Applying Milgram’s Findings to Teaching and Learning

Milgram’s classical experiment into obedience led to some surprising revelations, putting the ethical and bias issues to one side.  Milgram developed the Agency Theory (1974) which indicates that people will obey and take responsibility for their own actions (agentic state).  For example, those students who show concern, guilt and/ or remorse for their actions within school.  Whereas others will indicate that they were told to carry out their actions by another (autonomous state).  This is often been referred to as been deputised and thereby taking on authority. For example, “it’s not my fault, you put me in charge” or “John told me to hit him.”

Another way of interpreting this is when a teacher asks a student to act on their behalf, by acting as a teaching assistant (peer support) or collecting the bank of computers from the classroom next door.  This is all rooted in the concept of legitimacy (legitimate power), that is the person carrying out the activity (student) believes that the person who is making the request (teacher) as the authority to direct them, thus any consequence is levelled against the legitimacy of the teacher, not the student. However, there are other factors which influence the students’ obedience and conformity.

During the experiment, it was discovered that if the experimenter (person giving the instructions) was not wearing a lab coat (uniform) obedience drop by 20%. This indicates that legitimacy within the classroom is linked to the way a teacher dresses.  For example, physical education (PE) teachers wear sportswear whilst other teachers wear professional clothing such as a suit and tie. Some teachers refer to this as their professional armour.  What is interesting is that when the teacher (experimenter) was not present obedience dropped and the subject/ respondent cheated or attempted to circumvent the experiment to avoid giving the electric shock.  This is reflected in the classroom when the teacher leaves the room.  Students typically relax and start chatting, what Milgram discovered was that the proximity of the legitimate power (teacher) influenced obedience. For example, in the classroom, simply moving closer to a student who is talking will result in that student refocusing due to the perception of consequence (verbal reprimand) of their action (talking), behaviour management by proximity.  Other factors such as the number of students who are showing inappropriate behaviour can result in reduced conformity, leading to a poor learning experience for the whole class.  However, Milgram’s experiment suggests that if you can reduce the negative behaviour in one student, it is likely to reduce the negative behaviour in other students too (social modelling).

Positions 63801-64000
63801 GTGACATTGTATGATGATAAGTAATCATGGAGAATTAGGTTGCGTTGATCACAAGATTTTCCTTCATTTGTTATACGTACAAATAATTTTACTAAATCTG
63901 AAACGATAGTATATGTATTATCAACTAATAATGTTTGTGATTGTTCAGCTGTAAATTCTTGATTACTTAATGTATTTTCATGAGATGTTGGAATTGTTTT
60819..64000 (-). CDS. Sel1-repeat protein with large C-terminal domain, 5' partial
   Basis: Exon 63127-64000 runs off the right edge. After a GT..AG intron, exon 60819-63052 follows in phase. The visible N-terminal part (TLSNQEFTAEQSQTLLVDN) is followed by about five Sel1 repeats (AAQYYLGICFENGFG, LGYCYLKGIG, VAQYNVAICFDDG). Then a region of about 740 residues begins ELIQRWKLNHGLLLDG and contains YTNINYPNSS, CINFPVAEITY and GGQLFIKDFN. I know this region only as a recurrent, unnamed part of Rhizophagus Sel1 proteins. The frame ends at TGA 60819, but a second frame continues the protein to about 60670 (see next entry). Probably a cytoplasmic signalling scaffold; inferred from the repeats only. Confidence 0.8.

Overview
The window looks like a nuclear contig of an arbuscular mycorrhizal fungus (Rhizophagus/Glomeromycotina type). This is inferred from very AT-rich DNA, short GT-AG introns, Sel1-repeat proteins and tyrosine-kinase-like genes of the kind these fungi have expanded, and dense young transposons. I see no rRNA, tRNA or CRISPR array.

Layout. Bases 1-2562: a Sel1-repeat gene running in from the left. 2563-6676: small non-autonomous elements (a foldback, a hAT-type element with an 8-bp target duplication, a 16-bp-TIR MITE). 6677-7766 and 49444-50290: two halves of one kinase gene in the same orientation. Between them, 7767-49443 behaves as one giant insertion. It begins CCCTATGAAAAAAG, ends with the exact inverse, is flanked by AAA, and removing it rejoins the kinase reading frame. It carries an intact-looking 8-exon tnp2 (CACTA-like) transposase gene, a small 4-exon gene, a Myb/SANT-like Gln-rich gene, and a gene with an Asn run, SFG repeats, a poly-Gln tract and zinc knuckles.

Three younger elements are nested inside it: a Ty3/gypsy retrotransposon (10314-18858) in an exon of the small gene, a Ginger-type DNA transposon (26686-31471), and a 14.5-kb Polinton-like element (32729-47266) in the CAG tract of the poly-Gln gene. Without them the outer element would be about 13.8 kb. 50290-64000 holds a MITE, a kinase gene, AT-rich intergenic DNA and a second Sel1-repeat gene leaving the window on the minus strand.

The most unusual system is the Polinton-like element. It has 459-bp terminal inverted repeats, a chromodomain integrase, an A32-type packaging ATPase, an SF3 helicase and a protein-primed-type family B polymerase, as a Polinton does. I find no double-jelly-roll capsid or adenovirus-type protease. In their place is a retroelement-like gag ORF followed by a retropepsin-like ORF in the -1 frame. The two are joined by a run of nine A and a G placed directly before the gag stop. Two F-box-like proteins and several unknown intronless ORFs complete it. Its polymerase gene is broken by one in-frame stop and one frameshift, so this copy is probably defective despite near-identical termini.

Finally, Milgram’s findings suggest that the location (classroom) has an impact on obedience and conformity. Indicating that the classroom and school is a teacher’s power based, linked to the students perceived value and prestige (high regard) of the school. Thus, if a school and/ or a teacher can build prestige within the classroom, students are more likely to follow and achieve the learning expectations. Along with other factors like a sense of identity and belongingness, this is one of the reasons of a student uniform.

A recent review of the Agency Theory (1989)

Visualising Learning: Differentiation and Scaffolding